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Japan Devastated by Earthquake Tsunami

published  First Published: 11/03/2011
Article written by: Nigel Brookson

Earthquake measuring 8.9 hits Japan

The magnitude 8.9 offshore earthquake caused massive waves; some up to 10m high to slam into the eastern coast of Japan, washing away boats, cars, homes and people; infact anything in its path and causing widespread fires to burn out of control.

The earthquake; reportedly 160 times stronger than what struck Christchurch New Zealand recently and the biggest in Japan's recorded history, struck at 2.46pm local time (4.46pm AEDT) on Friday.
It was then followed by more than 19 aftershocks, measuring up to 7.1 magnitude, which effected dozens of cities and villages along a 2,100km stretch of Japan's eastern shore.

Further tsunamis are expected to wash ashore overnight according to the US Geological Survey.
The death toll currently stands at 60, but is expected to top 1,000.

A tsunami warning was issued to a number of Pacific, South-east Asian and Latin American nations, including Indonesia, the Philippines, the US state of Hawaii, Russia and Chile.

Prime Minister Naoto Kan went on Japan TV saying the quake has caused "major damage in broad areas in northern Japan", with Aomori, Iwate, Miyagi and Fukushima the hardest hit:

Events and Facts so far

  • A 10m wave of muddy water swept over farmland near the city of Sendai, Miyagi, carrying buildings, some on fire, inland as cars attempted to drive away.
  • Sendai airport was covered with cars, trucks, buses and thick mud deposited over its runways
  • Large ships were swept away, ramming directly into a breakwater in Kesennuma city in Miyagi prefecture
  • A 4m wave struck the small city of Kamaishai in Iwate, taking large fishing boats into the city, slamming up against bridges. Upturned and partially submerged vehicles were seen bobbing in the water
  • A large fire erupted at the Cosmo oil refinery in Ichihara city in Chiba prefecture near Tokyo and was burning out of control with 30m-high flames
  • Several nuclear plants along the coast were partially shut down, but at present there have been no reports of any radioactive leakage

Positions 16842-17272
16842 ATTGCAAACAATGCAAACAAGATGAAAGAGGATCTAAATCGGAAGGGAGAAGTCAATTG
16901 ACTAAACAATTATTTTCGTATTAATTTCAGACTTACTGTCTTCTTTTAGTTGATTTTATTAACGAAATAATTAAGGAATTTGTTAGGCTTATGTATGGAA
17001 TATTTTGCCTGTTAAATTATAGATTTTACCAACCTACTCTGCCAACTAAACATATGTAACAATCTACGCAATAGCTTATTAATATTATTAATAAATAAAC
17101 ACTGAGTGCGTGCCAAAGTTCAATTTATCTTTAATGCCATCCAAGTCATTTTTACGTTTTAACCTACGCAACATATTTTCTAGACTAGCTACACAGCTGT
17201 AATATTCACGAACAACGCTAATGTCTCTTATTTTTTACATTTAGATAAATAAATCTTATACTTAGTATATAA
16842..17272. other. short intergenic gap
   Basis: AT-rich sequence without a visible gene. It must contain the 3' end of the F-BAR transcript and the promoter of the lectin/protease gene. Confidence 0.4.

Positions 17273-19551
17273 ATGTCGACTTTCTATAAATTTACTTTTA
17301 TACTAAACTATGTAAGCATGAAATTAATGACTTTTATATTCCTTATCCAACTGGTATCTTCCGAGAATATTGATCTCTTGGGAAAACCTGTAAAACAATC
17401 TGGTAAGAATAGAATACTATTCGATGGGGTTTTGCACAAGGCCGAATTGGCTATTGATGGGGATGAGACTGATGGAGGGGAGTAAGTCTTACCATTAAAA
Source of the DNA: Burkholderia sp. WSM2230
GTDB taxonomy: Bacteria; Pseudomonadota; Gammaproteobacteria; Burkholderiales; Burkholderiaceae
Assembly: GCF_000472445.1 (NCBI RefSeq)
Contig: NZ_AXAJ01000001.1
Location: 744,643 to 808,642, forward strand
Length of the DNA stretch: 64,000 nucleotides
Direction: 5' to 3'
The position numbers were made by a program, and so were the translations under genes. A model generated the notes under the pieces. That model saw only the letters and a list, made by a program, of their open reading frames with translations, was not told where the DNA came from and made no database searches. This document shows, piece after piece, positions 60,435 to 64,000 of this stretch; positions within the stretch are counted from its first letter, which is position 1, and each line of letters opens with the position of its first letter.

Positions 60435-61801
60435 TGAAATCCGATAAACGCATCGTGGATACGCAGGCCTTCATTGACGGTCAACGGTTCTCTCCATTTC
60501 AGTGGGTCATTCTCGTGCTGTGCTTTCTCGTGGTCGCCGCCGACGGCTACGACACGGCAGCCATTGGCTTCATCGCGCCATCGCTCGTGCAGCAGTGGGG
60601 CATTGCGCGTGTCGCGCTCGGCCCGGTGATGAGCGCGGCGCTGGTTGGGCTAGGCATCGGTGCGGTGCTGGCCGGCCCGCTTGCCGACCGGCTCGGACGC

• In downtown Tokyo, large buildings shook violently and workers ran into the street for safety. More than 4 million buildings were without power in Tokyo and its neighboring suburbs
  • Japan's Defence Ministry has sent troops and helicopters to worst-hit areas
  • The quake struck at a depth of 10km, about 125km off the eastern coast
  • The US Geological Survey said the quake is the biggest to hit Japan since officials began keeping records in the late 1800s.
  • Japan's worst previous quake was in 1923 in Canto, an 8.3-magnitude tremor that killed 143,000 people

The Japanese government has declared an atomic emergency and told thousands of residents living near a nuclear plant in Fukushima to evacuate, warning a small amount of radiation could be released, although saying no radiation leaks had been detected so far; but trade minister Banri Kaieda said on Friday authorities were nearing a decision to release radioactive steam from a troubled nuclear reactor in a bid to ease a pressure build-up after its cooling system was damaged by a massive earthquake.

"Pressure has risen in the container of the reactor and we are trying to deal with it,"a spokesman for Tokyo Electric Power, which operates the plant, says.

The evacuation advice effects as many as 6000 residents living within a three-kilometre radius of the Fukushima No. 1 plant.
The plant had shut down after the quake, but a reactor cooling system failure had led to the evacuation instruction, a situation the government said was "under control".

The US Air Force delivered coolant to a Japanese nuclear plant, US Secretary of State Hillary Clinton said on Friday, without specifying which plant.

Japan has dispatched about 160 military personnel, sending its chemical corps and an aircraft on a "fact finding mission" to the nuclear plant, Kyodo news reported. Prime Minister Naoto Kan had earlier said no radiation leaks had been detected from Japan's nuclear power stations after the massive quake struck the country. Japanese authorities have told the UN atomic watchdog there has been no release of radiation from a number of nuclear power plants affected by the tremor, the International Atomic Energy Agency said Friday. Earlier, the IAEA's Incident and Emergency Centre had said the four nuclear power plants closest to the quake which occurred near the east coast of Honshu, Japan, had been "safely shut down".

According to the industry ministry, a total of 11 nuclear reactors automatically shut down at the Onagawa plant, the Fukushima No. 1 and No. 2 plants and the Tokai No. 2 plant after the strongest recorded earthquake in the country's history.
A fire that broke out in the turbine building of Onagawa nuclear plant in Miyagi Prefecture had been extinguished, the government said. Operator Tohoku Electric Power said there were no indications of a radioactive leak.
Miyagi prefecture was one of the areas worst hit by the tsunami, causing millions of households to be without power in northeastern Japan, according to Tohoku Electric.

Japan is located on the Pacific "Ring of Fire", where continental plates meet and create a string of volcanoes and seismic hot spots, recording 20 per cent of the world's major earthquakes. As an industrial powerhouse nation poor in energy resources, Japan also draws about 30 per cent of its total power from its 53 nuclear plants

 

 

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